The Beachcomber (15 Crystal Cove) is an atmospheric breakfast or brunch option (or romantic dinner spot for sunset) located right on the beach at Crystal Cove State Park. Dishes range from mind-blowing huevos rancheros, Mahi Mahi spring rolls, and braised short ribs with walnut gorgonzola ravioli. As if that wasn’t enough, they raise a flag to announce happy hour. Naturally, the restaurant is immensely popular, and with no reservations taken your best chance of getting a table without a big wait is before 11am for breakfast (and don’t forget to check out the parking advice on the website). After your meal, wander the Crystal Cove historic district – a cluster of cottages that hark back to the patchwork beach communities of 20’s and 30’s California.
Tailormade for the mega wealth of Newport Beach, Fashion Island (401 Newport Center Drive) is less mall and more outdoor shopping extravaganza. Wander beneath the palms and fountains and peruse fancy department stores like Neiman Marcus; pick up a new Tesla Model 3 at the Tesla shop; or blend in with the locals with some high-end Hawaiian print from Tommy Bahama. When you’re all shopped out, find a seat and stare into the koi pond as you contemplate bankruptcy.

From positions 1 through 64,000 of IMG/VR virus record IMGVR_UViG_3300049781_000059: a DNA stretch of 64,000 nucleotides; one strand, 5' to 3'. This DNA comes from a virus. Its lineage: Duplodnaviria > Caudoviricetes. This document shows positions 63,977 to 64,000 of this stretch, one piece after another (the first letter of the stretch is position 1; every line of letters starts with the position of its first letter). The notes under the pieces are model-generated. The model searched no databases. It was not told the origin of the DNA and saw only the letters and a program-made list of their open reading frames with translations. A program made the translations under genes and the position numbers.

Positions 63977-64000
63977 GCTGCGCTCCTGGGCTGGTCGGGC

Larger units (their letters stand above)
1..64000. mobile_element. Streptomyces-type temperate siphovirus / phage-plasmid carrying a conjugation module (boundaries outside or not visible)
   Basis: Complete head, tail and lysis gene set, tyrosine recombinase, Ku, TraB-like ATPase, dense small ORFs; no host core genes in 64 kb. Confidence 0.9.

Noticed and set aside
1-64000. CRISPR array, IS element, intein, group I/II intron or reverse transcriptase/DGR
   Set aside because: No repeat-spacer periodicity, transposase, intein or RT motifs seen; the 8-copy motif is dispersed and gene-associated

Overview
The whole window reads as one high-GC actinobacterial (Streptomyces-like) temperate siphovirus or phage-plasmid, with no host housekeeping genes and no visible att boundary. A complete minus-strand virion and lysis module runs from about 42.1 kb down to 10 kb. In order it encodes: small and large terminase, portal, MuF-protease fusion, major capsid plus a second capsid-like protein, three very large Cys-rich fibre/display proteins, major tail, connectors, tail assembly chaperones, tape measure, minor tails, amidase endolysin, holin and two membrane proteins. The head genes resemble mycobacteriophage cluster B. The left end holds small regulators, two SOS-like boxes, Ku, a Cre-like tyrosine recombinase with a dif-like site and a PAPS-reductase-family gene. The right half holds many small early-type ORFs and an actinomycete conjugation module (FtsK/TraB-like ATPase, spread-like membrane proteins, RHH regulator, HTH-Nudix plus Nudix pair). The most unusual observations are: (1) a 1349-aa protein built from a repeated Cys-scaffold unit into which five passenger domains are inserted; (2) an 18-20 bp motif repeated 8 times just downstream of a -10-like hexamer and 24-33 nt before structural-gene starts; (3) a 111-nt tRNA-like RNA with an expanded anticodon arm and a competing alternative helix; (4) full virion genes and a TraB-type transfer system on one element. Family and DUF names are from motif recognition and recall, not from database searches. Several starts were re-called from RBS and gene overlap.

A’maree’s (2241 West Coast Highway) is the kind of boutique you’d expect to find in Newport Beach – extraordinary high ceilings, floor portholes, and yacht-crammed views from their harbourside location. It stocks super plush brands like Junya Watanabe, Rick Owens, and Dior (although the selection changes regularly) so prepare your bank account for a whacking. That said, there are several racks to the right of the store where you might be lucky enough to snap up a marked down bargain
Tucked away on an innocuous strip mall facing onto PCH, the Yokishop (2429 West Coast Hwy #102) is a clothes store run by Jeff Yokoyama. The Newport Beach-based Yokoyama – a chilled-out designer famous for his ‘Maui & Son’s’ brand and design work with Stussy – sells a selection of achingly cool surf and Hawaii-inspired brands including his own. At its heart, the store aims to influence a new eco-consciousness in the clothing industry by using recycled garments in its designs.
Lido Village Books (3424 Via Oporto #102) is an independent bookstore that’s become a local institution over its many decades in the Lido Village shopping district. What it offers is the quintessential indie bookstore experience: a tranquil space to browse and advise from passionate reader and owner, Dan. The bookstore, modelled on traditional Parisian booksellers, also enjoyed a recent expansion and renovation. Find a good read and take it around to a shady waterfront seat.
Located on Balboa Island, Island Home (313 Marine Avenue) is a good destination for the gift buyer. Entering through the modest storefront, an Aladdin’s Cave of trinkets and home furnishings unfolds before you. Remember this is Newport Beach, so the price point is still higher than you might expect on a sandalwood gift candle, but you’ll really feel like you’re taking home or giving a piece of the Newport Beach lifestyle.
With thanks to Visit Newport Beach for its support.